Subject: Re: quotas [was: Re: Support for ACLs ]
To: Hubert Feyrer <email@example.com>
From: Robert Elz <kre@munnari.OZ.AU>
Date: 03/09/2001 16:10:15
Date: Thu, 8 Mar 2001 18:19:01 +0100 (MET)
From: Hubert Feyrer <firstname.lastname@example.org>
| while at the subject: does anyone have numbers on QUOTA support
| enabled/disabled? I wonder if it makes a difference...
I assume you mean the performance impact - measurements on that were
done, but a long time ago now. There are two impacts to consider,
first the performance on reads/writes/ (etc), for files where there is
no quota, and for files where there is. The first of those is so small
it is unmeasureable (ie: the cost of having quotas in the system, and
not using them, as far as performance of individual operations goes, is
in the noise where the impact can't be reliably detected). When there
are limits to be applied, it is possible to measure the impact, but you
never notice it (that is, if you were looking for something to optimise to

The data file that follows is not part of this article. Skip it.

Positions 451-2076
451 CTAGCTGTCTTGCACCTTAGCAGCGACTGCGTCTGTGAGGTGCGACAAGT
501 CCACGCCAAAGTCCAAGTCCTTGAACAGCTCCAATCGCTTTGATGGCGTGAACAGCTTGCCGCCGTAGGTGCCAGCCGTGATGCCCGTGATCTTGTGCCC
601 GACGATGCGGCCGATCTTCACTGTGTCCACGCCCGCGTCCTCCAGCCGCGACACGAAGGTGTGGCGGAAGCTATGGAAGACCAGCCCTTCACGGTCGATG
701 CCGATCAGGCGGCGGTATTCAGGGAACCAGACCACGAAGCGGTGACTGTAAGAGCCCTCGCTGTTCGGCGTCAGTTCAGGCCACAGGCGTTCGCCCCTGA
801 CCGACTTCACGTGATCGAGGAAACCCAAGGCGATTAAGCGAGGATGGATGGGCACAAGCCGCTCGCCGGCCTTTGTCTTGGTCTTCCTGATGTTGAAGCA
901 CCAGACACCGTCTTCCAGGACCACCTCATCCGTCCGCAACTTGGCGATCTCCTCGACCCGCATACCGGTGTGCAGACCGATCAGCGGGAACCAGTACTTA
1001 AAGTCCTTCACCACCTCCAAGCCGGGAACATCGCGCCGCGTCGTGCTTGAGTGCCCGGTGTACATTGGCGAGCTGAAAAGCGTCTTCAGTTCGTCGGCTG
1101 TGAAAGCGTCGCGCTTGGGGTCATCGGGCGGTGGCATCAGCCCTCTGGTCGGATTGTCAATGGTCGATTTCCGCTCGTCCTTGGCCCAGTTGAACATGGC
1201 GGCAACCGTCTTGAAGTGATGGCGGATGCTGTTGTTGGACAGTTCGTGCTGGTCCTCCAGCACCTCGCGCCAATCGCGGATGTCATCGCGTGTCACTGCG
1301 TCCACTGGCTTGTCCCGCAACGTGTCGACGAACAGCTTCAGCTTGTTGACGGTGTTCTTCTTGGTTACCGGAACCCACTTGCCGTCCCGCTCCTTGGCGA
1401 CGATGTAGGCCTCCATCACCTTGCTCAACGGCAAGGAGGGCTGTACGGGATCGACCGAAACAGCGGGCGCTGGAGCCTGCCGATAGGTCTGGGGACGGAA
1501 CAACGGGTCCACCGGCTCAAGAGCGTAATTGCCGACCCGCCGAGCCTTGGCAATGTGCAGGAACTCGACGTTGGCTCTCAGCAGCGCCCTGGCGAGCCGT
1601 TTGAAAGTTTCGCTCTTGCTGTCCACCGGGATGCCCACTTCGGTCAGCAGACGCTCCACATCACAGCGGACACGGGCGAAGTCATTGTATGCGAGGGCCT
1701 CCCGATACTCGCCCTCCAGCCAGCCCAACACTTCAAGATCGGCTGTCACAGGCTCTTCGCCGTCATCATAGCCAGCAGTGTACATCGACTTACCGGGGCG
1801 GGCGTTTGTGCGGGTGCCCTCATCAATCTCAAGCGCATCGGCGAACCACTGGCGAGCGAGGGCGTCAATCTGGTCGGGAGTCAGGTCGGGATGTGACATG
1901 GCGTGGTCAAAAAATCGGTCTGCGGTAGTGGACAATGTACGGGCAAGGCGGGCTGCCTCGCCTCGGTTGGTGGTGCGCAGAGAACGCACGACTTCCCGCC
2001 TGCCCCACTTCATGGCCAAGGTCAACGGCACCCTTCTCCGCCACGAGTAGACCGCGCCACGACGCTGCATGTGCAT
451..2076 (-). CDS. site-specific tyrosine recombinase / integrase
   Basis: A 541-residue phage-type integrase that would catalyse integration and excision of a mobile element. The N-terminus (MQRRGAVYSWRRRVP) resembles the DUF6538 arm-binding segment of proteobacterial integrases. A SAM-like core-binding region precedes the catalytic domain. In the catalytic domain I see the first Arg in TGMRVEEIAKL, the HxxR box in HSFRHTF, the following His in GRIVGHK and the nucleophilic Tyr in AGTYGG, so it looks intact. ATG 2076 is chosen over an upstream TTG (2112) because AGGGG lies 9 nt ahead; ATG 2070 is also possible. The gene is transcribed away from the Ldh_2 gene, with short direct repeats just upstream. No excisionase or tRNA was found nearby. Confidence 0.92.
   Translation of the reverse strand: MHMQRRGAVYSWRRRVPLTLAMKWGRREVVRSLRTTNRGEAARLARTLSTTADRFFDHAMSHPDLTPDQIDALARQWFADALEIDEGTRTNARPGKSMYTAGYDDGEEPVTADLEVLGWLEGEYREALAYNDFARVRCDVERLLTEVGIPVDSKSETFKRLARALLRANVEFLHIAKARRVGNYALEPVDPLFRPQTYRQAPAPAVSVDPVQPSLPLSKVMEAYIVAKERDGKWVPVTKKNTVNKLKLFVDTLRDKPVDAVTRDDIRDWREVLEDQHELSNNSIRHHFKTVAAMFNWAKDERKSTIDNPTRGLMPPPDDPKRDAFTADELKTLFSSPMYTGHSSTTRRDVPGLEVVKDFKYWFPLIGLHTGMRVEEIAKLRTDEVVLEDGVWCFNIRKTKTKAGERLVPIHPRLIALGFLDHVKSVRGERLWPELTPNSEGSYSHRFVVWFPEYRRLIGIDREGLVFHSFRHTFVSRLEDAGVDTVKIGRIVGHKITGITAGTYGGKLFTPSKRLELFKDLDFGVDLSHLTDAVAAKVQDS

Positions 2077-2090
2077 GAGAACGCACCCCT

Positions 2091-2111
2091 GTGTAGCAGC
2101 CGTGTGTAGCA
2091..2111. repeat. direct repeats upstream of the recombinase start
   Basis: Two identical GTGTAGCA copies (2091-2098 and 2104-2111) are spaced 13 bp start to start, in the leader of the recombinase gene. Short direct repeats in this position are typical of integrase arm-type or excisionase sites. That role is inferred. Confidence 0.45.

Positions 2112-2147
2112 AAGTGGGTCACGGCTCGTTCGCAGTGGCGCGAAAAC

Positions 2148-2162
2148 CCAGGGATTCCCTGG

make the system faster, quotas wouldn't be it).
Note, when quotas were first implemented, it was done on a vax780 that
typically had about 50 people connected and running code - anything that
used any CPU time that could be detected would have been unthinkable.
I no longer have any of the numbers, it was all way too long ago, but
those were the days when keeping ahead of VMS was actually important,
and everything was run under gprof to test it....
The second impact is much harder to measure, and I don't know of anything
that was ever done in this area - that's what effect the larger kernel
(both the quota code, and the quota data structures for filesystems that
have them) has on overall performance. That's real hard to quantify
in any reasonable way, other than judging from the general feel of the
system with and without.
| Which benchmark would one measure that - i understand bonnie is out of
There were some common tests at CSRG they used for this kind of testing,
though what they were I no longer recall. Personally I just used "normal
work" on the system, which at the time was heavy enough, and roughly
consistent enough, to give reliable results - that is, just running the
system with quotas enabled for a day, measuring how much time was spent
handling the quota stuff (including how much I/O was generated for qouta
activities). The numbers were always small enough to not be a worry.